Tsali Recreation Area

Enjoy mountain biking, horseback riding, fishing, motorized boating, kayaking or…

Enjoy mountain biking, horseback riding, fishing, motorized boating, kayaking or camping at Tsali Recreation Area, all located within steps of Fontana Lake.

Tsali Recreation Area

A Popular Destination to Hit the Trails and Access Fontana Lake

One of the most diverse recreation areas in the South, the Tsali (pronounced “SAH-lee”) Recreation Area includes mountain biking, horseback riding, fishing, motorized boating, kayaking or camping, all located within steps of Fontana Lake.

Choose Your Tsali Adventure

Mountain Biking, Horseback Riding, and Hiking

Hikers may travel the trails on any day. Mountain bikers and equestrians–the primary users–are kept separated by alternating days on the trails. Be sure to follow the trail schedule

Campground:

Open early April through October, Tsali Campground offers 42 campsites on a first-come, first-served basis. Many sites accommodate small RVs, but no hookups are available. Each campsite has a picnic table, fire ring and lantern post. Accessible flush toilets, hot showers and drinking water are available. Campers pay fees at the campground fee station.

Water Activities:

Fontana Lake offers flatwater paddling and motor boating. One boat launch is located at Tsali, while another is located nearby on FR 2553 at Lemmons Branch. Ample parking is available at either launch. Fishing is permitted year-round, and anglers will find some of the best fishing for walleye in the state. Anglers can also catch black bass, crappie, catfish and white bass.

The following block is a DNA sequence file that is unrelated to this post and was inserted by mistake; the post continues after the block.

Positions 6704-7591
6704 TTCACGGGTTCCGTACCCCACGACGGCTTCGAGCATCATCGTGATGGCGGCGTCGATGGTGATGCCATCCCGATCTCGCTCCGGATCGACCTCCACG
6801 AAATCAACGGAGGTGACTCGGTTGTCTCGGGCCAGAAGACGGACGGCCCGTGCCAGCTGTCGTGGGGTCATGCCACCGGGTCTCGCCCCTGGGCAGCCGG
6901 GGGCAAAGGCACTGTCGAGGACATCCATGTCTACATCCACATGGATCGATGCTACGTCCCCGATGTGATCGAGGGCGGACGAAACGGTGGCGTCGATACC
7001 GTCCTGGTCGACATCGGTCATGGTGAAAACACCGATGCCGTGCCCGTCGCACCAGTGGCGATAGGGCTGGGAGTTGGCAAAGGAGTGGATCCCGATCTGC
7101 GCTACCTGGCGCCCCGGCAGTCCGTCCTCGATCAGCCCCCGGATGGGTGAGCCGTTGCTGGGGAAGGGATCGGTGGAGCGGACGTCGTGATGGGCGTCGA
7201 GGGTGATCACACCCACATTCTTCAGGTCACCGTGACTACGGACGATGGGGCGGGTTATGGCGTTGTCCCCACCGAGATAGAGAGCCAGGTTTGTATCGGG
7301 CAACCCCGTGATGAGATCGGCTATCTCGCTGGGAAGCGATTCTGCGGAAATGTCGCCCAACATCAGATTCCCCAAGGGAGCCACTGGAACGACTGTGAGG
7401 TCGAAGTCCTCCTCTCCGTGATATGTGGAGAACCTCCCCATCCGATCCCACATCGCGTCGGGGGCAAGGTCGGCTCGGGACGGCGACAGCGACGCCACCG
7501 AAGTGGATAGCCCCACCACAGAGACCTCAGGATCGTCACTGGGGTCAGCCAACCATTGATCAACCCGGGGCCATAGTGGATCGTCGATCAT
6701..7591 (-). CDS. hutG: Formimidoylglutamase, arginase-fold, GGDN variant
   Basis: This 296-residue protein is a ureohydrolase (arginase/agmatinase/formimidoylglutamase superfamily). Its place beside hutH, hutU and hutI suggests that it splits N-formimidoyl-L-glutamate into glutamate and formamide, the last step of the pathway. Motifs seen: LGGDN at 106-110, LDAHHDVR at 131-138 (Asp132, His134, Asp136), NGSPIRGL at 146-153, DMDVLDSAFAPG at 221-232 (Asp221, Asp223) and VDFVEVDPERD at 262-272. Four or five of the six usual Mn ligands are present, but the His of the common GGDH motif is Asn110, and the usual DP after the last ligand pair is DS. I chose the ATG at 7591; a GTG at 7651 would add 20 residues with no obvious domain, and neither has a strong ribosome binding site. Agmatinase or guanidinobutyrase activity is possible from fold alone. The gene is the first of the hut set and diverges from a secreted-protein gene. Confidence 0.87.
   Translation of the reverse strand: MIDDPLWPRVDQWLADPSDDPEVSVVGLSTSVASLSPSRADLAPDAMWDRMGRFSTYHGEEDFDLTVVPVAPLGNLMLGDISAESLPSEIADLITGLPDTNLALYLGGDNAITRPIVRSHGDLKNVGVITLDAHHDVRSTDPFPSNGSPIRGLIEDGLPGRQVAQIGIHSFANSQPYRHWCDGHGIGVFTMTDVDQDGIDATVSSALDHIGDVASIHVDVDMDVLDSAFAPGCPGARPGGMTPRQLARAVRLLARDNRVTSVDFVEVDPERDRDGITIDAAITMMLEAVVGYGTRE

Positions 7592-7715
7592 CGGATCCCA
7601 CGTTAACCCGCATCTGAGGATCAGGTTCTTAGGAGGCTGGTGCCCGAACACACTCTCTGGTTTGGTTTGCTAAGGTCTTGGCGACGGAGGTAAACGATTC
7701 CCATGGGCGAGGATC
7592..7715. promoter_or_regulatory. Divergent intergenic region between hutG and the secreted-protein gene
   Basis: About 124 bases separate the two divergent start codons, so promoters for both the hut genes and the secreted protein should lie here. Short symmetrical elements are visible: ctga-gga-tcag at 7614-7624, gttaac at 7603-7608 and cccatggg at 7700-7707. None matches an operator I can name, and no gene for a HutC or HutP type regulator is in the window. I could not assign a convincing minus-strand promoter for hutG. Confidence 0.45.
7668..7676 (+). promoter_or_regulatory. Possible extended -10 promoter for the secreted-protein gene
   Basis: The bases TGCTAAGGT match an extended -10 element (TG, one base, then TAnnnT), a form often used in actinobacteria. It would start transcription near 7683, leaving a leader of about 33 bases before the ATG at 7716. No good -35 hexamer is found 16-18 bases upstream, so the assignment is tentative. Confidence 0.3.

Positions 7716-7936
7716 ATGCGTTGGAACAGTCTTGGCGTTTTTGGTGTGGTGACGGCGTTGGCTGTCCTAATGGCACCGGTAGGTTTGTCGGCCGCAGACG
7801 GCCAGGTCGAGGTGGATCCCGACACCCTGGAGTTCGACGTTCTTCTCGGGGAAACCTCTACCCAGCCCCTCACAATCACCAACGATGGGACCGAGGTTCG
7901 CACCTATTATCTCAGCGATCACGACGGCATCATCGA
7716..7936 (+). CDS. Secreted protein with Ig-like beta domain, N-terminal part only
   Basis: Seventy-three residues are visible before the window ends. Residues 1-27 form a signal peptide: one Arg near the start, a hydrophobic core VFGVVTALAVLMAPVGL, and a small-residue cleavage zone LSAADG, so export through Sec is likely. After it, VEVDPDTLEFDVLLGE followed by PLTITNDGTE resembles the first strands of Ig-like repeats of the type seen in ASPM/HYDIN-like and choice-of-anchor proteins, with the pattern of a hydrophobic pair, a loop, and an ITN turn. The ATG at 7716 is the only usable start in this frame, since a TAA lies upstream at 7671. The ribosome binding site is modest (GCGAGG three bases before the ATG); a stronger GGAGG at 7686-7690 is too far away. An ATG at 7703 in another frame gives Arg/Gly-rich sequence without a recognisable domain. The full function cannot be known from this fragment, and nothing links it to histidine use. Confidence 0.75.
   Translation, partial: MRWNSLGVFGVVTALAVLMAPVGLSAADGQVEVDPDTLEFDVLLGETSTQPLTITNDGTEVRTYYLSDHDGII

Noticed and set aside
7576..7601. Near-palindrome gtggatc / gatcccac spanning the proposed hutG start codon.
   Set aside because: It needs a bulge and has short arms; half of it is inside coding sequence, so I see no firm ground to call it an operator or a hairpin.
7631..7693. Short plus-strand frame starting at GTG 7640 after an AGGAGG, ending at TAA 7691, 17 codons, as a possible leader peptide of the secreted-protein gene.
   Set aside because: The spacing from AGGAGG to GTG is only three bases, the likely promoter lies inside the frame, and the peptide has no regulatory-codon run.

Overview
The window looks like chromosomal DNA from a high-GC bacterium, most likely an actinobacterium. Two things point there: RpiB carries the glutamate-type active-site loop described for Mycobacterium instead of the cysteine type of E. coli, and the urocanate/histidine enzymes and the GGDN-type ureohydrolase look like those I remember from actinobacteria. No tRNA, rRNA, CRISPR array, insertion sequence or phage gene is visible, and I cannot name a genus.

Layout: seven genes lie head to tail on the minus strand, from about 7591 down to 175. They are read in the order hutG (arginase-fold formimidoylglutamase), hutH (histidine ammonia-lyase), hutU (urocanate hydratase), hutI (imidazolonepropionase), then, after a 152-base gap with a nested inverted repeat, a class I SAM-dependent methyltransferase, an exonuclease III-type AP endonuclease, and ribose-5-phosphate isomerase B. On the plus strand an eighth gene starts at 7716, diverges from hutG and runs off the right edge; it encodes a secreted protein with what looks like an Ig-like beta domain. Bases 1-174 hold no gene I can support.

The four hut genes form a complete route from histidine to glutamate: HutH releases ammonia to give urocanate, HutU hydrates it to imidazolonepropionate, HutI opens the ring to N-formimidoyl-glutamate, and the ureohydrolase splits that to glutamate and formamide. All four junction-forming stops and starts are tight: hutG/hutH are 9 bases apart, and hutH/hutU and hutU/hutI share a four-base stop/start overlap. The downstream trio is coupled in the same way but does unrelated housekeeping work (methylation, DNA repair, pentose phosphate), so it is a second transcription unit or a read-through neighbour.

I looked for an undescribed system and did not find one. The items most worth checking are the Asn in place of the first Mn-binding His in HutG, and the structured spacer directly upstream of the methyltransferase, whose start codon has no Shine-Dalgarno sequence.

History Behind the Tsali Name

On November 1, 1838, the Cherokee Indian known as Tsali was captured, and among those who refused to leave North Carolina after a group of Cherokee leaders signed a treaty ceding their tribal lands to the United States. Tsali, his family, and a few friends had gone into hiding in the spring. Cherokee tradition tells of Tsali’s group being captured and harassed by the federal troops. By this account, Tsali decided to try to fake an injury and ambush the soldiers to escape. In the ensuing skirmish, one soldier was killed and two others wounded, one mortally.  The Cherokee escaped and hid until learning that if the men responsible were to give themselves up, all of the other Indians in hiding could remain in North Carolina.  The legend maintains that Tsali agreed to be executed so that the others could stay. Among the Cherokee, Tsali has become a legendary hero, depicted in the outdoor drama Unto These Hills

A former neighbor of Tsali’s known as Euchella and another Indian caught Tsali and executed him.  Euchella and his men were given permission to remain in North Carolina with the Oconaluftee Citizen Indians.  Eventually these groups would be recognized as the Eastern Band of Cherokee Indians. The events were tragic and the outcome heartbreaking, and the saga is now immortalized in Cherokee lore.

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